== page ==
Hive Health: bees are not just for Summer
Bees, the ancient workers of our gardens, fields and orchards, are responsible for a significant amount of the food on our plates. In fact, of those crops which produce roughly 90% of the world’s food, 71 % are reliant upon honey bees for fertilisation. It’s a shame then that much commercial beekeeping practice can only be described as exploitation and forced work, depriving bees of what they need for good health and in many cases causing sickness and starvation.
In contrast, good beekeeping, which takes many forms worldwide, is based on respect for the bees’ natural lifestyle and their foraging needs at all stages of the year, not just when they are productive.
Pammy Riggs and husband Ritchie, who have several hives on their farm are preparing for Winter :
‘Picture a classic beehive. Along the base is an entrance space for bees to come and go, often with a little landing platform and a mesh floor allowing ventilation and debris to drop through. The next blocky section on top of this is the brood box. Here the Queen lays eggs in hexagonal cells and her offspring are fed, cleaned and eventually sealed into these safe spaces to mature until they are fully formed bees ready to hatch and be given a job of work. Above the brood space are piled the ‘supers’ or boxes of frames in which the combs are created, and as they are filled and the honey capped off, the beekeeper removes as many ‘supers’ as he or she sees fit and, in the productive summer months, leaves more to be filled.
Changes through the seasons
All through Spring and Summer our bees have been ferrying tiny morsels of pollen and soupcons of nectar from far and wide. Their gathering changes as the seasons turn; tree flowers early in the year, then yellow spring flowers such as dandelions and primroses, and on through to clover fields looking as white as snow in summer. Now in late Autumn they collect the sugary droplets which form on tiny florette tentacles of the ivy flowers, their last harvest before Winter days and lower temperatures confine the bees to their dormitory.
Beekeeping jobs change with the seasons too – the final ‘supers’ of the year are stolen, spun and bottled. I say stolen for it is, indeed, stealing to take honey from bees; it is after all their winter larder prepared for their Queen and her offspring, next year’s brood, and we humans have already benefited once from the bees’ job of pollinating our own cornucopia. Bees don’t hibernate, they remain busy feeding, tending and cleaning, and use up a lot of energy generating heat to keep the hive alive. On warm days they will venture out. Sensitive beekeepers will leave at least one full super for the winter bees, after all this is their food!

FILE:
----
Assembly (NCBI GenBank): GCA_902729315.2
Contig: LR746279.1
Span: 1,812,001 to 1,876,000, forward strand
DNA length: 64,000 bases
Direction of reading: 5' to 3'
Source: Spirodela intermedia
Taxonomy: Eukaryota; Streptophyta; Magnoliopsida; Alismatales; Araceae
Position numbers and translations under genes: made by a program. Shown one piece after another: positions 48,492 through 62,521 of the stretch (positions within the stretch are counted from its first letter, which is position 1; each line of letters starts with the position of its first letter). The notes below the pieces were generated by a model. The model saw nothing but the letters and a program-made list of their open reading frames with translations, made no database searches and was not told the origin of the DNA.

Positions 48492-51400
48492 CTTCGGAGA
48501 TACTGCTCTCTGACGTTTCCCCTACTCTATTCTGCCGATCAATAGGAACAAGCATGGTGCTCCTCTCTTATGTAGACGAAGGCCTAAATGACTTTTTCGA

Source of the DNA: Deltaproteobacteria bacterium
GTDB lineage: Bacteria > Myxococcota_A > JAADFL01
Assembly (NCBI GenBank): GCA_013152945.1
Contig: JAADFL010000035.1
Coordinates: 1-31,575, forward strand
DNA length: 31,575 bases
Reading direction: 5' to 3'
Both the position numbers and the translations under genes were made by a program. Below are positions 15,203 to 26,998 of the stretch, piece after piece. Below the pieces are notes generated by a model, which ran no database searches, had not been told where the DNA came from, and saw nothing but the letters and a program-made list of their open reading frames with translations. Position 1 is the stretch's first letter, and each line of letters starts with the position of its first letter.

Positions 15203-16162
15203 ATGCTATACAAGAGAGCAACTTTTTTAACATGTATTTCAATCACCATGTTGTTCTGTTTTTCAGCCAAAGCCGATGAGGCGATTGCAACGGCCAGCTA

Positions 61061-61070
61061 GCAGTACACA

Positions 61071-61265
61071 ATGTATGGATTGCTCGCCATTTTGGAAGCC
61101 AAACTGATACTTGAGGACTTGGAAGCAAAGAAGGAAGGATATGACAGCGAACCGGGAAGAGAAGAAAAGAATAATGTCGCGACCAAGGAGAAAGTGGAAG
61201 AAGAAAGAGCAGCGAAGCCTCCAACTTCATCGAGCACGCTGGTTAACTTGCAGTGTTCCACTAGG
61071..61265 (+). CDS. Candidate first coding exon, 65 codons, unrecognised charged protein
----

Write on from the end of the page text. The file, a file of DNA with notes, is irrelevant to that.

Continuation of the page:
If, towards the end of winter, it appears that honey stores are running low, for who knows how long or short a winter may be, the beekeeper must decide whether they need to supplement the bees with some ‘junk food’. Junk food is better than no food and a basic sugar feed can be placed under the roof without disturbing the bulk of the hive, with fingers crossed for some warm days so the bees can venture out for their rightful natural food of pollen and nectar.
It’s also time now to make the hive safe and attach mouse guards, for mice are honey thieves too! The entrance space is reduced, made cosy against gusting wintry winds and the bees will seal up any holes and gaps with their magical propolis. No more breaking into the home, the beekeeper should now stay away, respecting the privacy of the bees, using only the weight, or heft of the hive to gauge whether the bees have food left, BUT also putting a regular ear to the hive wall to listen for the drone of bee bodies guarding and keeping the Queen safe, warm and fed. (It was believed by some ancient cultures that the perpetual motion and hum of the bees through winter was what kept the Earth alive until Spring.)
Everything evolves, and modern trade routes, exploitation practices and intensive farming have brought disease and parasites, like the dreaded varroa mite, to our bees in the last decades. Fortunately bees, great survivors from before dinosaurs roamed the earth, are coping.
We can and should ALL help bees, whether that is on our own patch, however small or scruffy (the humble dandelion for example provides hungry early pollinators with a feast), or by supporting those farmers and growers whose whole health approach to their land makes Nature a safe place for bees to forage and thrive.
Useful Bee Links:
About the author: The WHAg team love to showcase farmers and supporters who epitomise the ethos of ‘Whole Health’. We live and breathe this approach, which flows through us in farming, work, and family.